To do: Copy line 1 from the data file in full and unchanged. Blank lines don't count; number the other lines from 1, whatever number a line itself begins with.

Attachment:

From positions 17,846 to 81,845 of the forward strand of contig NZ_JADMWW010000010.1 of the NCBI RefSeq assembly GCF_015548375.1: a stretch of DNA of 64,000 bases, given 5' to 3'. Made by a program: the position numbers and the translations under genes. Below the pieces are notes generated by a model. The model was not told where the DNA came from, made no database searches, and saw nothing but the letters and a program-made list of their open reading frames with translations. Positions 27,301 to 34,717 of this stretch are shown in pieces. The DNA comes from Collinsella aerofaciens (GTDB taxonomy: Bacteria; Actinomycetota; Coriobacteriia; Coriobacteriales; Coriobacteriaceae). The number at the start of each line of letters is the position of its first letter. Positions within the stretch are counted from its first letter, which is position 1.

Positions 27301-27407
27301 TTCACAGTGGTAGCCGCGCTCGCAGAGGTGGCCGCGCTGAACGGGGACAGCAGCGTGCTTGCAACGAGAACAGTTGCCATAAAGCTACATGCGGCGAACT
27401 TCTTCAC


From positions 17,846 to 81,845 of the forward strand of contig NZ_JADMWW010000010.1 of the NCBI RefSeq assembly GCF_015548375.1: a stretch of DNA of 64,000 bases, given 5' to 3'. Made by a program: the position numbers and the translations under genes. Below the pieces are notes generated by a model. The model was not told where the DNA came from, made no database searches, and saw nothing but the letters and a program-made list of their open reading frames with translations. Positions 27,301 to 34,717 of this stretch are shown in pieces. The DNA comes from Collinsella aerofaciens (GTDB taxonomy: Bacteria; Actinomycetota; Coriobacteriia; Coriobacteriales; Coriobacteriaceae). The number at the start of each line of letters is the position of its first letter. Positions within the stretch are counted from its first letter, which is position 1.